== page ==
• Republicans have a 25-8 majority in the state Senate and a 64-35 majority in the state House. Because the governor, Mike DeWine, is also a Republican, Republicans have a trifecta in Ohio. Republicans have had a trifecta in Ohio since winning the governorship and state house in 2010.
  • The attorney general, Dave Yost, and the secretary of state, Frank LaRose, are both Republicans. Because the governor is also a Republican, Ohio is a Republican triplex.

Seats contested by only one major party

In 2022, 41 state legislative seats in Ohio, or 35% of all seats up for election, do not have major party competition. When a candidate from only one of either the Democratic or Republican parties runs for a state legislative seat, that candidate is all but guaranteed to win.

Democrats are running in 76% of all state legislative races. Twenty-eight state legislative seats (24% of all state legislative seats up) do not have a Democratic candidate, meaning the Republican is likely to win.

Republicans are running in 89% of all state legislative races. Thirteen state legislative seats (11% of all state legislative seats up) do not have a Republican candidate, meaning the Democrat is likely to win.

Key races

  • U.S. Senate election in Ohio, 2022: Tim Ryan (D) and J.D. Vance (R) are running. Incumbent Rob Portman (R), first elected in 2010, is retiring. Ohio is one of three states holding elections for U.S. Senate this year to have a Democratic Senator and a Republican Senator, alongside Pennsylvania and Wisconsin. It is the only state of the three that Donald Trump (R) won in the 2020 presidential election.
  • Ohio’s 1st Congressional District election, 2022: Incumbent Steve Chabot (R) and Greg Landsman (D) are running. Chabot, first elected in 1994, won re-election 52%-45% in 2020. Redistricting following the 2020 census tilted this district more towards Democrats. The Cook Partisan Voter Index, a measure of the district’s partisan lean relative to the national average, shifted from R+4 under the old district lines to D+2 under the new lines. 
  • Ohio’s 9th Congressional District election, 2022: Incumbent Marcy Kaptur (D) and J.R. Majewski (R) are running. Kaptur, first elected in 1982, won re-election 63%-37% in 2020. The 9th district tilted more towards Republicans in the post-2020 round of redistricting. The District’s Cook Partisan Voter Index shifted from D+9 under the old lines to R+3.
  • Ohio’s 13th Congressional District election, 2022: Emilia Sykes (D) and Madison Gesiotto Gilbert (R) are running. Incumbent Tim Ryan (D) is running for the U.S. Senate, leaving the seat open. According to Daily Kos, Joe Biden (D) won 51%-48% over Donald Trump (R) within the borders of the new 13th District during the 2020 presidential election. The Cook Partisan Voter Index for the new district is R+1. 
  • Ohio Supreme Court elections, 2022: Three of the seven seats on the Ohio Supreme Court are up for partisan election. Incumbents Pat Fischer (R) and Pat DeWine (R) are running for re-election against Terri Jamison (D) and Marilyn Zayas (D), respectively. Incumbents Jennifer Brunner (D) and Sharon Kennedy (R) are running for chief justice. The governor will appoint an associate justice to replace the winner of that election. Republicans currently have a 4-3 majority on the court.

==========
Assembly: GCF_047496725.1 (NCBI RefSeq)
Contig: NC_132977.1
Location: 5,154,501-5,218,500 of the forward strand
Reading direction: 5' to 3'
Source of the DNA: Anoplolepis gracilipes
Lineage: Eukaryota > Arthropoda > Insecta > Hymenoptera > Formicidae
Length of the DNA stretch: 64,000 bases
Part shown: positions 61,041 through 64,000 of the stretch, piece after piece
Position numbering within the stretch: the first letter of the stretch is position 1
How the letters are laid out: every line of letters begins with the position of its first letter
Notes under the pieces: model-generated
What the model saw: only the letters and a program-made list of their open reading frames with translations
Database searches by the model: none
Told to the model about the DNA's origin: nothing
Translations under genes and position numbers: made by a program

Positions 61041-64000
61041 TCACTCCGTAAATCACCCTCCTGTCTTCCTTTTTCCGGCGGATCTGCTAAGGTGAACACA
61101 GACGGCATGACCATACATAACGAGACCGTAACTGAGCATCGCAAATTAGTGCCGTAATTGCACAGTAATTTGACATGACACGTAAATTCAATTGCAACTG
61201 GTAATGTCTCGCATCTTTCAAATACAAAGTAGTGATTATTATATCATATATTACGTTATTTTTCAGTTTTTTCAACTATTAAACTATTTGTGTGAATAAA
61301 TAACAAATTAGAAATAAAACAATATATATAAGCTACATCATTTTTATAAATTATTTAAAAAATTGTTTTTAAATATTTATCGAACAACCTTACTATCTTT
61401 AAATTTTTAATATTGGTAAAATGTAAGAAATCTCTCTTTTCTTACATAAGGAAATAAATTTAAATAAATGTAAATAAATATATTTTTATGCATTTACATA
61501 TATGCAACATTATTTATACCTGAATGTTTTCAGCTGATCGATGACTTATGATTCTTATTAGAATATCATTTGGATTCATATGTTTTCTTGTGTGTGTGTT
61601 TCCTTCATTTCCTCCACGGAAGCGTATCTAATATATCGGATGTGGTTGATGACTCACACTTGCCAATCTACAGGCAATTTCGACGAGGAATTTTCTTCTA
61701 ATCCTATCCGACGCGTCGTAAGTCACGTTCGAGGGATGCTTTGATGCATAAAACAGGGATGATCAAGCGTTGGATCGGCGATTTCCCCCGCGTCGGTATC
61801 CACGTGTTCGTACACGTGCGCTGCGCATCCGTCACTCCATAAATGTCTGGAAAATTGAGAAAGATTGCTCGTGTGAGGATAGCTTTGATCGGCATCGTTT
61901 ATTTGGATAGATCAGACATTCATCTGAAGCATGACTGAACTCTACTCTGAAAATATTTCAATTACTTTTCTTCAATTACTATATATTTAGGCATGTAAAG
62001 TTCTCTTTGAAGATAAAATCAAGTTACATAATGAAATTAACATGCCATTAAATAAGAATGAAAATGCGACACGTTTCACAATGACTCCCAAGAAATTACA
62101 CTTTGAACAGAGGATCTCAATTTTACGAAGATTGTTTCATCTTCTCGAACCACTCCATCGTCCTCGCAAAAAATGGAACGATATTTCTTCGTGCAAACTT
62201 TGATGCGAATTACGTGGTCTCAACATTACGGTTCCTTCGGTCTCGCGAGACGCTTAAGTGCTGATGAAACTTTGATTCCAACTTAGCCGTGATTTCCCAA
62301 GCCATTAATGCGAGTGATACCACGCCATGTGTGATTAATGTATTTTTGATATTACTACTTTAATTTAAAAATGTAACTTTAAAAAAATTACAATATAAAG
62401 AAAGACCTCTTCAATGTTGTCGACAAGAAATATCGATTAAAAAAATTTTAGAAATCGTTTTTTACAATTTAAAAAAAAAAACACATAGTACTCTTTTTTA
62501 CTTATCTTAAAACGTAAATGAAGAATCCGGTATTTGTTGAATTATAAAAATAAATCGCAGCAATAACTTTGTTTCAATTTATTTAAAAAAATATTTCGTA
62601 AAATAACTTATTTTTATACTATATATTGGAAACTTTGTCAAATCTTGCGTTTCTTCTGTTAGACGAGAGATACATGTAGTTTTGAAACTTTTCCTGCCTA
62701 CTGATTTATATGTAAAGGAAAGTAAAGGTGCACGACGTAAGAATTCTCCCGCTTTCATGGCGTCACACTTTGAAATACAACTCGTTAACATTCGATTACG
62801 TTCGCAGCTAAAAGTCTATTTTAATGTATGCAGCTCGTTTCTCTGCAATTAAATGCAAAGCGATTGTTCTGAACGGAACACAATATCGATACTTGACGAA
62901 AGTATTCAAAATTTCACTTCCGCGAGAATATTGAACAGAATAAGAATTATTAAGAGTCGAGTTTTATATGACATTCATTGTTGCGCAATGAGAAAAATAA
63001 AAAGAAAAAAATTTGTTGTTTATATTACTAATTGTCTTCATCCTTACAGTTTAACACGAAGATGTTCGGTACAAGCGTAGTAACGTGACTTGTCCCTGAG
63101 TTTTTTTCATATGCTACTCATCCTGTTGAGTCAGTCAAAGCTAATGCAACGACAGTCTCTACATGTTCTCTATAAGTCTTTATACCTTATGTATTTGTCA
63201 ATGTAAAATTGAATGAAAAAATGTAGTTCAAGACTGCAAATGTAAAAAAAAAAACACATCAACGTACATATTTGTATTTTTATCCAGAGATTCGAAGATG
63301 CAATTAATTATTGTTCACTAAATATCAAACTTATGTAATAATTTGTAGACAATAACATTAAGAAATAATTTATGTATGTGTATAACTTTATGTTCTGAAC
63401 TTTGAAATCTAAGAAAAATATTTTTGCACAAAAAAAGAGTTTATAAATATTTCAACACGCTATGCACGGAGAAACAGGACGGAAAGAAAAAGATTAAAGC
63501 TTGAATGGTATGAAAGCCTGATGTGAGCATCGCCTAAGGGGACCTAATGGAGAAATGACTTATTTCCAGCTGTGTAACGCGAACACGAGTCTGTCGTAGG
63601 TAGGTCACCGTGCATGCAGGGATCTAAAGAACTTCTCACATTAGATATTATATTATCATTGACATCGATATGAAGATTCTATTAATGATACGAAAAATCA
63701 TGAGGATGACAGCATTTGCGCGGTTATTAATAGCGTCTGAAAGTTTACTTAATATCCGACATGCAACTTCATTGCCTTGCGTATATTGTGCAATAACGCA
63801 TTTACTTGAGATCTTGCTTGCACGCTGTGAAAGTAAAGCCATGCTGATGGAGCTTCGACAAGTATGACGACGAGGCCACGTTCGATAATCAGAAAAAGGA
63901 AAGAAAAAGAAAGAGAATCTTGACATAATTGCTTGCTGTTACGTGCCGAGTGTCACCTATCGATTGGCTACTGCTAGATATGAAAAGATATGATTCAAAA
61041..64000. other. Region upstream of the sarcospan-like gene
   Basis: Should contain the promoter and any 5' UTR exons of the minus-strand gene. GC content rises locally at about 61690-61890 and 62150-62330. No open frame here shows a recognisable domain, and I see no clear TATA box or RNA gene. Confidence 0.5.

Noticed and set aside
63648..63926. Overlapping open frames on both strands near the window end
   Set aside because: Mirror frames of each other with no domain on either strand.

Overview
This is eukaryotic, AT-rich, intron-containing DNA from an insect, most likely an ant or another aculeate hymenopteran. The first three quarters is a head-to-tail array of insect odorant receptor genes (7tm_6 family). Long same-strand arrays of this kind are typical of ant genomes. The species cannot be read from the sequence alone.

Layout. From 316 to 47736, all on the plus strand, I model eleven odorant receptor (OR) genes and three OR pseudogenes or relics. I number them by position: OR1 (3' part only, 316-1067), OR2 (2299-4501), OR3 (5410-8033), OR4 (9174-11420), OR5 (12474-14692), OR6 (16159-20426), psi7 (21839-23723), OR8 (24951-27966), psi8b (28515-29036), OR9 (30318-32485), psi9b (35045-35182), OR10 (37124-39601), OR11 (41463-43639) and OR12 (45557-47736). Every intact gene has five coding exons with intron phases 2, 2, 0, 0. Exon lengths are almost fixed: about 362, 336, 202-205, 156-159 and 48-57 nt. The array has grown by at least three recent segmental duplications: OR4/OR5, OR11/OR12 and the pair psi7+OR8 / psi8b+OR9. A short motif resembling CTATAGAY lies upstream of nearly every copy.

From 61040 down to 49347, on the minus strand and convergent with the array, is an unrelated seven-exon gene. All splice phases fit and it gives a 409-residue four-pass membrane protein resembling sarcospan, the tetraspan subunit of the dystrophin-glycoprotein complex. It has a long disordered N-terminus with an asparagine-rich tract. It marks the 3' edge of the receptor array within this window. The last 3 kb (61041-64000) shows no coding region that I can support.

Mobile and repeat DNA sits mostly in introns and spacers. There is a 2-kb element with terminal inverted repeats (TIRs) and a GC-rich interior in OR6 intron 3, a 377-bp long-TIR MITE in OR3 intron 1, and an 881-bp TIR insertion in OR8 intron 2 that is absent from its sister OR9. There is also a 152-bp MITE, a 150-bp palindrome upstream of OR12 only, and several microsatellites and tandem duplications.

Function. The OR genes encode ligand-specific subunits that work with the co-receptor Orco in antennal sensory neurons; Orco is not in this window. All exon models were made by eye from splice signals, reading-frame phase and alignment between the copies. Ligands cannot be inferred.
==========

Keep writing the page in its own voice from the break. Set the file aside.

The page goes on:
Ballot measures

Ohio voters will decide two statewide measures on Nov. 8.

  • Issue 1 would require that courts take factors including public safety, the seriousness of an offense, and the accused’s criminal record and likelihood of returning to court when setting bail.
  • Issue 2 would prohibit local governments from allowing noncitizens or individuals who otherwise lack the qualifications of an elector to participate in local elections.

Sixty-three measures appeared on statewide ballots in Ohio between 1985 and 2018. Thirty-eight measures were approved, and 25 were defeated.

Voting

  • Polls are open from 6:30 a.m. to 7:30 p.m. Eastern time.
  • Ohio requires voters to announce their full name and current address and present identification before voting. For more information about voter ID requirements in Ohio, click here.
  • Early voting starts Wednesday, Oct. 12, and runs through Monday, Nov. 7.
  • The deadline to register to vote is Tuesday, Oct. 11. Registration can be completed in person, by mail, or online. Mail-in registration forms are valid as long as they are postmarked Oct. 11 or earlier. Ohio does not permit same-day voter registration.
  • All voters are eligible to vote absentee in Ohio. Absentee ballots may be requested at any point within 90 days of the election up until noon on Saturday, Nov. 5. A returned absentee ballot must be postmarked no later than Monday, Nov. 7, and received by the elections board no later than Friday, Nov. 18. Absentee ballots may be submitted via mail or in person, although only the voter themself or a family member may return an absentee ballot in person. Absentee ballots contain an identification statement the voter must sign in order for the ballot to be considered valid.